Having a pooch for a friend is a wonderful experience, but for best results, Rover will need some training. A well - mannered dog can truly be part of the family, and be welcomed almost everywhere, while an untrained one may be a joy to you, but avoided by everyone else. Choosing a good dog trainer can make the difference between a peaceful pup or a catastrophic canine. Here are five tips for choosing the right trainer. 1. Get references from pet owners who have previously used the dog trainer you are considering.
If he or she is reputable, references won't be a problem. Ask the previous dog owners some specific questions about how this trainer deals with dogs. A dog trainer must have authority over the animal, but shouldn't gain it by physical force or loud yelling. Dogs that can't be trained by quieter, more controlled methods might need a special pinching collar. Ask the previous clients about yelling and brute force. 2.
Choose a group class whenever possible. A novice dog trainer might not think of this, but there is one great advantage to training your dog in a class. That advantage is that your dog will be forced to learn how to behave around other dogs.
A well behaved dog around people can lose it when it gets around other dogs! There are other advantages to training in a group. One is that you are the one who has to walk the dog through it's exercises. If the training is all done by the professional dog trainer, the dog might behave well for them, but not for you.
Working through the lessons with your dog gives you a chance to communicate and bond with your dog, too. 3. Check out the dog trainer's qualifications.
Being certified or trained won't necessarily ensure a good dog trainer, but it can't hurt. A good dog trainer will know about the health and psychology of dogs. She will know how to read a dog's behavior in order to figure out the best way to convince the dog to do what is being asked of it. 4. Find out about the dog trainer's experience. Has he had experience with your breed of dog? Dog behavior and training varies according to breed, and it makes sense to choose a trainer who has a lot of experience with the kind of dog you have.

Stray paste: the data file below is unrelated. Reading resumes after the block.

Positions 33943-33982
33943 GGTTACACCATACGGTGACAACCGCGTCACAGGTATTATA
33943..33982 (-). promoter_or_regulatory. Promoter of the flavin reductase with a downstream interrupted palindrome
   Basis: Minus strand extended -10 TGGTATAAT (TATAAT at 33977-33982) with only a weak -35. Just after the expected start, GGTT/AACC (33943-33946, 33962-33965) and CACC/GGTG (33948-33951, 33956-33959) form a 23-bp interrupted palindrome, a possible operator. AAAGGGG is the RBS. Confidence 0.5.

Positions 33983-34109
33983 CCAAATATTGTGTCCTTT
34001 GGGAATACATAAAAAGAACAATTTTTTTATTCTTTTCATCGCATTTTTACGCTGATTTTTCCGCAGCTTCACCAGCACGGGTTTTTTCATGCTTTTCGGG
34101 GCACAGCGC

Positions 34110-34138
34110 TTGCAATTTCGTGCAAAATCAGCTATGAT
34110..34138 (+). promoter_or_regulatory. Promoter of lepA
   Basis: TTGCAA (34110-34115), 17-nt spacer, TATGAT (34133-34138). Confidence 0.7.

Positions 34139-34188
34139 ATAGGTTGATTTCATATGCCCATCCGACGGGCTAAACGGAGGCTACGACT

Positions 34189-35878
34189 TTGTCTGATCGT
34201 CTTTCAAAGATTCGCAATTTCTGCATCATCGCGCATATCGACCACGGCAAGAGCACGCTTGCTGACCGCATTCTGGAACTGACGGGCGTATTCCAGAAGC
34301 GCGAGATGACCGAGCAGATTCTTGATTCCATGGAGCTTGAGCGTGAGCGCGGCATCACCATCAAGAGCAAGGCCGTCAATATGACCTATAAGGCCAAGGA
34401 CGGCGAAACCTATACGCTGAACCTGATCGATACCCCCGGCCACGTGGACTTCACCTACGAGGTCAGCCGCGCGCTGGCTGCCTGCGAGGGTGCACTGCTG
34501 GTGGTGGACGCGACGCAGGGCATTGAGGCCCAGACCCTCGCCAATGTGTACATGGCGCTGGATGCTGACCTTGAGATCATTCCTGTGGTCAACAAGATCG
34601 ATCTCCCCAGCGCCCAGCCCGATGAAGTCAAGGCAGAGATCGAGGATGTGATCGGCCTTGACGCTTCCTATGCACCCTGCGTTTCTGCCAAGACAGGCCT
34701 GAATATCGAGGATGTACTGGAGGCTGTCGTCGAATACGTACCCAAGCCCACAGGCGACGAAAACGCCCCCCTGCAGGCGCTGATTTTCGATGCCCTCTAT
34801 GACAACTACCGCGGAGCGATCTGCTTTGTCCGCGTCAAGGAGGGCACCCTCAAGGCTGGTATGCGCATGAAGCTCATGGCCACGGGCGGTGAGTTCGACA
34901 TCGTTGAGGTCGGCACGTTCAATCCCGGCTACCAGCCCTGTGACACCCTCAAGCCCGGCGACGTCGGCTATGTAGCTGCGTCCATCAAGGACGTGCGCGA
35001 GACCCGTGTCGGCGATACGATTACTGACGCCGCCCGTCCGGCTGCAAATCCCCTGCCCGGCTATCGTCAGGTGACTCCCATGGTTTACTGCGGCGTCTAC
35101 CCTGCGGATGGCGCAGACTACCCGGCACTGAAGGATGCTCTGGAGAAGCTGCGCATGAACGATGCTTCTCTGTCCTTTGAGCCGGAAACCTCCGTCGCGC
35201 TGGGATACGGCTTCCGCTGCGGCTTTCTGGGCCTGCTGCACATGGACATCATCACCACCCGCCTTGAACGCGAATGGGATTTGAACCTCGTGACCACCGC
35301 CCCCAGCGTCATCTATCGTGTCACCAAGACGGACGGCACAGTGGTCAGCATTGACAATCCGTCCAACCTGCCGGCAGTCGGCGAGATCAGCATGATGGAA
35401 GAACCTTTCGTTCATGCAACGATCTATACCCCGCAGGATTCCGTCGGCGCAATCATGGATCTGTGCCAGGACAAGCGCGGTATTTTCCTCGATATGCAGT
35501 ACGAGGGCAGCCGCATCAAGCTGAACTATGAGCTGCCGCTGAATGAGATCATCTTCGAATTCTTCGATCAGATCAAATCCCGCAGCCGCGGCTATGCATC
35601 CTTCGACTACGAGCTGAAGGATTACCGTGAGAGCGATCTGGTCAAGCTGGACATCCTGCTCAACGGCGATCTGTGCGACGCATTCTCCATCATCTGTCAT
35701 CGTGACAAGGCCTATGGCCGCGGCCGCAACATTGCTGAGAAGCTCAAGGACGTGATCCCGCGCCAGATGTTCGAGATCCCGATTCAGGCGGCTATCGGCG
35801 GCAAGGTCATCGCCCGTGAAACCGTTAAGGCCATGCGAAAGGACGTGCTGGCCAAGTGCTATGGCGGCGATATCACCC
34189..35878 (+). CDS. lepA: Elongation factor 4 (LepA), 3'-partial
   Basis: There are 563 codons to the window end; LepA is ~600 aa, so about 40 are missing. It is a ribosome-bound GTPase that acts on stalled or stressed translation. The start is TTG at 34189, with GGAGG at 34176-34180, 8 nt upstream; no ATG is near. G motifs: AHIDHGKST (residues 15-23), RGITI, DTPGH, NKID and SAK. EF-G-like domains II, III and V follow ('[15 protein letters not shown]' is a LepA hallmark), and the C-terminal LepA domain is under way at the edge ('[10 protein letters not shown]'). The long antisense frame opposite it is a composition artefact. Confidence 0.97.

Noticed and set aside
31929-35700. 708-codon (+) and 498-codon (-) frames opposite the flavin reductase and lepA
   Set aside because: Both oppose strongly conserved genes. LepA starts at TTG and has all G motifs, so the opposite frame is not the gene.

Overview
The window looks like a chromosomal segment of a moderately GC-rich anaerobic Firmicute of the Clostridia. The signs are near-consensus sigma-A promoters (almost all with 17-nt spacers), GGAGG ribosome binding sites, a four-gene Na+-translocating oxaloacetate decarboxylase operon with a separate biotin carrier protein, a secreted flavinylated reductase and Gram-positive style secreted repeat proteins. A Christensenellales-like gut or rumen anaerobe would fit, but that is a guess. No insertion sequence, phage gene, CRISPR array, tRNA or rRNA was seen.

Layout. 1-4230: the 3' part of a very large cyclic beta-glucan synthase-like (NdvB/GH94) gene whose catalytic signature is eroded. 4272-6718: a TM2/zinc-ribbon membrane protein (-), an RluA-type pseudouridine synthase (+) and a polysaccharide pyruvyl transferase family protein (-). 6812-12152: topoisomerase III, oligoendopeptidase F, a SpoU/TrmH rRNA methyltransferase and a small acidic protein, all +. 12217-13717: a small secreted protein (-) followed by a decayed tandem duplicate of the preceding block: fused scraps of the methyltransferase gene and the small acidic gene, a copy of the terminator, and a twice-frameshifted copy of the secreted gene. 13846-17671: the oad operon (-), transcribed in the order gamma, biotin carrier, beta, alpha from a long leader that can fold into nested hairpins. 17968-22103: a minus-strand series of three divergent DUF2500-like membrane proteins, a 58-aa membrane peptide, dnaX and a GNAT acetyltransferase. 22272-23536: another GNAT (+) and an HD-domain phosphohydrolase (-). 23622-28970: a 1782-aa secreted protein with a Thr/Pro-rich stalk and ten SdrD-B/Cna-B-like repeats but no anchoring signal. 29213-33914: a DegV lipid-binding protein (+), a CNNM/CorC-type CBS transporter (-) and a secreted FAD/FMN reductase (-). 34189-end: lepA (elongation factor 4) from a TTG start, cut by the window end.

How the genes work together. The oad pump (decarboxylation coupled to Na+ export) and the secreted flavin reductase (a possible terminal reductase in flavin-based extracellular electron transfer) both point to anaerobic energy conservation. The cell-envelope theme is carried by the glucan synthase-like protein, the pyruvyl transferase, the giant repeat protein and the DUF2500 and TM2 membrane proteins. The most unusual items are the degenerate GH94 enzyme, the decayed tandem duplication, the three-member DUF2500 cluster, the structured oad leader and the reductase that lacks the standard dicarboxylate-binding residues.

Training methods for guard dogs, for instance, differ widely from training techniques for small indoor pets. 5. Sit in on a class and observe the trainer in action. Do they require the dogs to be in choke collars, or are the dogs trained in a more gentle method, using plain, flat collars or harnesses? Get a feel for this trainer's personality with both people and dogs. Is this someone you can work with effectively? Taking the time to choose the right dog trainer can make a big difference in your dog. Pooch needs a good education, too, right? Choose that teacher for your pup carefully.
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